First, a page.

2005 Dodge Caravan 6 CD Changer Issue

hi,
I purchased a brand new dodge caravan 2005 which has a built in dash 6 cd changer. After about a week all my cds got stuck so I brought the van back to the dealer and they installed a new unit. They returned the
cd's back to my once the factory was able to get them out.
Soon after same thing happened again. Dealer told me I cannot use Burnt homemade cd's?? WHAT THE HECK IS THE DIFFERENCE!!! they are made just like the store bought ones!!
I took it to another dealer and they replaced the unit.
Seemed ok for a little while but now I am having the same issue.
CD's get stuck ? I have many friends with hondas and toyotas and other make cars with 6 cd changers and they never had a problem. WHY DO I HAVE THIS ?? Am i just getting a LEMON radio every time or I cannot use burnt cd's like they said???
CRAZY!!!
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Nope.........
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such as CD-R and CD-RW, may not comply with the standard CD format used in automotive CD players. When these CD's are used, you may encounter error messages, skipping, or delaminating of the labels, which can cause an eject failure. It is important to question whether these kinds of CD media are being used. When you encounter these symptoms, check the system with a known playable CD. The media may not be compatible with some automotive CD players. Replacing or exchanging the CD player will not address these issues. You do not have a lemon radio.
Glenn Beasley
Chrysler Tech
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Smitty61 wrote:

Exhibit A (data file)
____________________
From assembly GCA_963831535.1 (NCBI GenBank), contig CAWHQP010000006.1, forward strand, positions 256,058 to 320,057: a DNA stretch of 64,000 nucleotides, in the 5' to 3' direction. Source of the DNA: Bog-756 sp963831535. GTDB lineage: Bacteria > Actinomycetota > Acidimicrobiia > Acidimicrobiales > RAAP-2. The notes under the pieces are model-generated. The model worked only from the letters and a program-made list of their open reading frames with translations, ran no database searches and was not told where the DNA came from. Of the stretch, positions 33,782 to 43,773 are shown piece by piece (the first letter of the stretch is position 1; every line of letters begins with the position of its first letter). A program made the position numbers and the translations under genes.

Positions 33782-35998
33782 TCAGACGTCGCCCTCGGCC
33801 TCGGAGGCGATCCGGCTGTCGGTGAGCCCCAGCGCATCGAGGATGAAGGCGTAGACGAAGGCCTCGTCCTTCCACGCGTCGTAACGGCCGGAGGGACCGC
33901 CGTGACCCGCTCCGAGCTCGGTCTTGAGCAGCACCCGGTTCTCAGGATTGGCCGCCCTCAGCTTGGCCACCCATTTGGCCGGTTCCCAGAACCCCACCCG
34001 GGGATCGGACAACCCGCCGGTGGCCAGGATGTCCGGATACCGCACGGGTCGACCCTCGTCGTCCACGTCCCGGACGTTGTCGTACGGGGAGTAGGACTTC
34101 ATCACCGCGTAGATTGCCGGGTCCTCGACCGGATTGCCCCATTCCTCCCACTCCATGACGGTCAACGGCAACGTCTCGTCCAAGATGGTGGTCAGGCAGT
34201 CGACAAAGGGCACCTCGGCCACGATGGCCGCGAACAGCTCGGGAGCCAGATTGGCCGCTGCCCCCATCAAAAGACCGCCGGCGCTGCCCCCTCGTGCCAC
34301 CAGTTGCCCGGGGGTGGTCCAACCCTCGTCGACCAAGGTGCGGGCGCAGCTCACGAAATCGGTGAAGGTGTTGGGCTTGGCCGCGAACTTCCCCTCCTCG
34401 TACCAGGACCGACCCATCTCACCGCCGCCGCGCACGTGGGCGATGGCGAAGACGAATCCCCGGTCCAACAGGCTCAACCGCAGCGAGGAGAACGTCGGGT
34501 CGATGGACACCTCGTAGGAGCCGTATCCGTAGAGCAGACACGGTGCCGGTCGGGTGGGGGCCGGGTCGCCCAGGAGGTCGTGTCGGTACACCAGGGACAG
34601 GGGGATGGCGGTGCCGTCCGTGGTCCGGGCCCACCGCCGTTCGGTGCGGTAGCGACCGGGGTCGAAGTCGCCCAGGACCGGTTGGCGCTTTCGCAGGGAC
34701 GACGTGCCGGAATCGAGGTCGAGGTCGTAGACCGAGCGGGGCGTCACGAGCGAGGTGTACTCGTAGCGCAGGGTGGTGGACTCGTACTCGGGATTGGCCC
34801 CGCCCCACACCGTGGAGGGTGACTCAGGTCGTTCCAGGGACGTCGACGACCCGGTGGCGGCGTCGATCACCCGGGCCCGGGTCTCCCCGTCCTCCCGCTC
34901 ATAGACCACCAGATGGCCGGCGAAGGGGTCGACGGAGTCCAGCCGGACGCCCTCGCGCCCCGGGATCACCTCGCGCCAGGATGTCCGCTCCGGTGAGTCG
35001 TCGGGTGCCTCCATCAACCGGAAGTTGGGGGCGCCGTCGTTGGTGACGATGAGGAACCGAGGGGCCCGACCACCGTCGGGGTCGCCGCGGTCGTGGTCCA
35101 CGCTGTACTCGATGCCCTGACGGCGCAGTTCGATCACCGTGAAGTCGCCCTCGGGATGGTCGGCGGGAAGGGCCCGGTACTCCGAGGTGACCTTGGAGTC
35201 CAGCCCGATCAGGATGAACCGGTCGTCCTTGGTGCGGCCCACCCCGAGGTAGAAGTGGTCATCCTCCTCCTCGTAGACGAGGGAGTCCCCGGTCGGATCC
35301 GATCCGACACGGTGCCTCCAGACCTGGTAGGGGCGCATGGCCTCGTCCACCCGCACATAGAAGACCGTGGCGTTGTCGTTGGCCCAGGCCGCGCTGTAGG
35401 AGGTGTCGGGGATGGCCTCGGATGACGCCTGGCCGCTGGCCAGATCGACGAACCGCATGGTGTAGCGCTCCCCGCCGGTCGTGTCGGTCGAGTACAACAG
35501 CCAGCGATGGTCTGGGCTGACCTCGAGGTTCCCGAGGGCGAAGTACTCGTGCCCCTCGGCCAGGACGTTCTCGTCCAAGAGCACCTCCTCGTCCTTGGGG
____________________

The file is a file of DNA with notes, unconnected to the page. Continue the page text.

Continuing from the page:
Actually, no, they aren't.
Mass-Produced CDs (the ones you refer to as "store bought") are pressed mylar sheets coated in a thick layer of lacquer. They're not burned, but are actually manufactured using a master plate that "presses" the pits and landings into the mylar. They're very easy for even the oldest CD players to read, and in theory they are supposed to last a good while.
CD-Rs, (the ones you call "homemade") are actually made up of a photosensitive dye substrate, suspended atop a plastic disc and then covered with paint or lacquer film. A laser in your CD-R drive then "burns" holes into the photosensitive dye, chemically changing it so that it has a different optical characteristic from "unburned" dye. typically, these don't have as long a lifespan as pressed CDs, and are a bit more error-prone.
In theory, most CD players are supposed to read both types just fine. But, chemically and optically, the discs ARE different, and react differently.
The reality is that MOST modern CD players don't care very much about what kind of CD you put in them. But there are a few that are equipped with laser pickups which don't read CD-Rs very well. Unfortunately, it looks like the CD changers for your Caravan have this type of laser pickup.
That's actually a bit odd, because I have no problem with CD-Rs in my 2005 Neon's CD player. I guess they must use different components for each device.

You could just get an aftermarket stereo with a CD changer...
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